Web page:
Over time, competition between genetic companies making truthful claims about their products will spur innovation as they seek to address customers' needs for accurate results. Furthermore, independent reviewers would also spring up to assess the quality of these services, much along the lines of the above-mentioned Venter experiment -- just as there are already countless independent reviewers to help customers purchase computers, cars, or camping gear.
With respect to potentially confusing test results, in a free market genetic counseling services would quickly spring up to help customers understand and interpret their significance. These genetic advisors may vary in quality, just as financial advisors currently vary in quality -- some may be excellent, whereas others may be mediocre. But a free market would allow customers to find advisors that best suited their needs and preferences. Because genetic science is evolving so rapidly, it is each individual's responsibility to perform his due diligence and consult with his personal physician before making major medical decisions based on a genetic test result.
Finally, concerns about so-called "genetic discrimination" would also be addressed by a fully free market in health insurance services. George Mason University professor Alex Tabarrok has proposed allowing people to purchase "genetic insurance," where they pay insurers a premium prior to getting tested in exchange for promise of payments to cover higher health and/or life insurance costs if they subsequently learn that they have an unfavorable genetic profile.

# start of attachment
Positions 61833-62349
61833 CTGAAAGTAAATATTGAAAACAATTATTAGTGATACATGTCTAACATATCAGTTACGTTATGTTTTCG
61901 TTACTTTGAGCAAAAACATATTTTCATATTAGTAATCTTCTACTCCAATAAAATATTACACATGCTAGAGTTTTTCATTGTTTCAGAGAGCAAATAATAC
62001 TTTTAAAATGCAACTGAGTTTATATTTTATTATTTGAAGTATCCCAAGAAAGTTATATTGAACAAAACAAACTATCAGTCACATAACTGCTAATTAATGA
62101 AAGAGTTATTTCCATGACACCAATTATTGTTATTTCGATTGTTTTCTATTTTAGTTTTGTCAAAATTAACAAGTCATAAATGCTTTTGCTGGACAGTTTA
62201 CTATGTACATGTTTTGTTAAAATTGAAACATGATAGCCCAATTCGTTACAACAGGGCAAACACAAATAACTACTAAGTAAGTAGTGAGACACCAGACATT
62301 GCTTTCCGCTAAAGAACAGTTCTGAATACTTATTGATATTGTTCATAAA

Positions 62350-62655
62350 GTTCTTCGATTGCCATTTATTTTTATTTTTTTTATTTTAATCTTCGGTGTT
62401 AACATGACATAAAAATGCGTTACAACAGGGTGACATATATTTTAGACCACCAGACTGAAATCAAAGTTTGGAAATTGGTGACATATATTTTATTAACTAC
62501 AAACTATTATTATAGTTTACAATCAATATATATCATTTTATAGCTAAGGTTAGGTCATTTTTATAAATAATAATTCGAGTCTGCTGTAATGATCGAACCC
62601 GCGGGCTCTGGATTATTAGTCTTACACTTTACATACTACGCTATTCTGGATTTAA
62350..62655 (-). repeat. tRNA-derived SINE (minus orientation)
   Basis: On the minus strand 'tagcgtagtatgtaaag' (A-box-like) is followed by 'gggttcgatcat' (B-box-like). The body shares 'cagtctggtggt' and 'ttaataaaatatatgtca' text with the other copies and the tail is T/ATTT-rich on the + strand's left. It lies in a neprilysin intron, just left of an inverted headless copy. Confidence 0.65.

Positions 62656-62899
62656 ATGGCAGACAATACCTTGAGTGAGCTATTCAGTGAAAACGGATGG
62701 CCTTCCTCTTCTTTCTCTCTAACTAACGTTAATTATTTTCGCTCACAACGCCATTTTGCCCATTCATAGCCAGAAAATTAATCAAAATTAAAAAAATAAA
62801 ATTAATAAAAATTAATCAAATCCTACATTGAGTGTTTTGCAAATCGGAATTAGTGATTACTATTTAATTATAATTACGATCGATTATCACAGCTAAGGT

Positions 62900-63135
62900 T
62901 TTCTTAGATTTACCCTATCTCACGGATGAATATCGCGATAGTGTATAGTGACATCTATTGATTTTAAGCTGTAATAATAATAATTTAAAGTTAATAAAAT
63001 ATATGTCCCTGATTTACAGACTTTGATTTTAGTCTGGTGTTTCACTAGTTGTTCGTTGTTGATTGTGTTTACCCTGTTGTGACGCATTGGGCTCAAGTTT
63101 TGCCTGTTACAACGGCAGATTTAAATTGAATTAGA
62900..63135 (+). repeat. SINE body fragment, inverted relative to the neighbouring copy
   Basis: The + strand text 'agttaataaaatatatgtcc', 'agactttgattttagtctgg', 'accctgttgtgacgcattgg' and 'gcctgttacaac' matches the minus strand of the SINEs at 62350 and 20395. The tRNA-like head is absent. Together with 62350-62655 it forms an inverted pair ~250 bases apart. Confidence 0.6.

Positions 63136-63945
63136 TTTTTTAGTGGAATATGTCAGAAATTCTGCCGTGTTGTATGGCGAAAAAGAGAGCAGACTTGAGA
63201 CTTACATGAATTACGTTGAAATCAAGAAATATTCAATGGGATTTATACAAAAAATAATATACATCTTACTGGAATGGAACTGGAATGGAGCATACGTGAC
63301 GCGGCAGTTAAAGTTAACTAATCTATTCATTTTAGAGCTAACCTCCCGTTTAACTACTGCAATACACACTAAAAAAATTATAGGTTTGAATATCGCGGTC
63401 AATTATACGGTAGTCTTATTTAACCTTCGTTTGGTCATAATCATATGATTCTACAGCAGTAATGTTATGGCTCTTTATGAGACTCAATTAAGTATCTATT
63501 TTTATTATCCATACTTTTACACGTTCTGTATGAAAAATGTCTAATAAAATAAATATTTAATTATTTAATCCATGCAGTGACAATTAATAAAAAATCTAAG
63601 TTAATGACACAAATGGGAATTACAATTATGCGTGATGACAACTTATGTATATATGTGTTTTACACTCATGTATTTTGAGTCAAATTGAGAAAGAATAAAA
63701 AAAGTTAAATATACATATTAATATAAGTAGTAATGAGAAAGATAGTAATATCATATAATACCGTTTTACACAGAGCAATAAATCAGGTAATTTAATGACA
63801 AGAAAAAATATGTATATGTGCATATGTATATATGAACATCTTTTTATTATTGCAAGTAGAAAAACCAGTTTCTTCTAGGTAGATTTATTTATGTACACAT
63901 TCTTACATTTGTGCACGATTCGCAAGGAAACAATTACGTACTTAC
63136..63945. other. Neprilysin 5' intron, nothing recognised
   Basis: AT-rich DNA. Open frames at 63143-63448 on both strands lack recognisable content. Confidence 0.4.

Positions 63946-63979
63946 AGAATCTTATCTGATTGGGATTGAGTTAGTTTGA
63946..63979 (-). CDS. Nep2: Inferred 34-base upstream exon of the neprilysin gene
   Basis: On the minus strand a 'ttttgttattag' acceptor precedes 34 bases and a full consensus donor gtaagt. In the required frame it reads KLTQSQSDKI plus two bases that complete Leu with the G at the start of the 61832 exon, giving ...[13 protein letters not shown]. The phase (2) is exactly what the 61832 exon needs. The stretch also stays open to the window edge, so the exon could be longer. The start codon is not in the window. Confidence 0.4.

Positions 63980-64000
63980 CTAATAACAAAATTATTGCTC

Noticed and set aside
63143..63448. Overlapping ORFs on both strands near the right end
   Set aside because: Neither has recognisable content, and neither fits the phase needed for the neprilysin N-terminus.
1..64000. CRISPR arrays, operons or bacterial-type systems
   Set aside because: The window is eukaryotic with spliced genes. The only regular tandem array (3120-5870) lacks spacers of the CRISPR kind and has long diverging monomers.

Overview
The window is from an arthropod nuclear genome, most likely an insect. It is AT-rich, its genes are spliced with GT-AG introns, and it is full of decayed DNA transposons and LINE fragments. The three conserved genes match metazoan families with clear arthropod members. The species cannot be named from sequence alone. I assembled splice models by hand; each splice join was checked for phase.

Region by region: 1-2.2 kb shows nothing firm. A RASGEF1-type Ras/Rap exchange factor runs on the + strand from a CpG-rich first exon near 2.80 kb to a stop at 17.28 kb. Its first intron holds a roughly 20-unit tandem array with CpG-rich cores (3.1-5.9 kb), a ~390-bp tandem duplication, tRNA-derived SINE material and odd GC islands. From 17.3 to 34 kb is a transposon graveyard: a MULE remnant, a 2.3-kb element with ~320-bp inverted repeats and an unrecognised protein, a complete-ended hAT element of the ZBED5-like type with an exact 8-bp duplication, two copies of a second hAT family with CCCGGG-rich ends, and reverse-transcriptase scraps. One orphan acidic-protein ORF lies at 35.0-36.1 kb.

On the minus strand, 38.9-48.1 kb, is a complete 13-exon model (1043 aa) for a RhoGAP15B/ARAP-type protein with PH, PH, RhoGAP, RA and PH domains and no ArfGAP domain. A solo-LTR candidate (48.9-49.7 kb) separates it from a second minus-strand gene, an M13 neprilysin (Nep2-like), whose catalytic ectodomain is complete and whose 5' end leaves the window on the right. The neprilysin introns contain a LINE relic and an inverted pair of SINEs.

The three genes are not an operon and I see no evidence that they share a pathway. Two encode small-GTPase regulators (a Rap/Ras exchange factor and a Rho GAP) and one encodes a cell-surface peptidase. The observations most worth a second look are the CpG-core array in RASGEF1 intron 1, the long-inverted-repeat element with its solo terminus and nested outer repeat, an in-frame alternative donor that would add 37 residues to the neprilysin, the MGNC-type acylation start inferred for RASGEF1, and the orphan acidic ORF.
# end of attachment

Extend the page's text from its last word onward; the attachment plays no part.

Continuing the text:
University of Chicago professor John Cochrane has proposed a variant known as "health status insurance," where customers could pay their insurers an additional small fee now to lock in their ability to purchase insurance in the future, even if future test results or other changes in their health status might otherwise render them uninsurable.
(Those who are interested in further discussion of such issues might also enjoy the paper by Manson and Conko of the Competitive Enterprise Institute, "Genetic Testing and Insurance: Why the Fear of 'Genetic Discrimination' Does Not Justify Regulation.")
Although these concerns raised by the opponents of direct-to-consumer genetic testing are legitimate, they would be addressed in a free market, precisely because service providers (e.g., testing companies, genetic counselors, and insurance companies) would have a powerful economic incentive to meet the demands created by customers seeking to better their lives and their health.
In summary, the central issue is whether you should be free to acquire knowledge about yourself that will help you act according to your best judgment for your benefit -- in particular, by helping you treat, mitigate, or prevent bad diseases.
The federal government wants to deny you that freedom, essentially saying, "You can't handle the truth. Instead, we'll decide what's best for you."
Any self-respecting adult who wishes to exercise his responsibility (and his right) to manage his own life as he sees fit should be offended by this paternalistic attitude. Our lives are our own. Americans already know this. Let's demand that our government recognize it as well.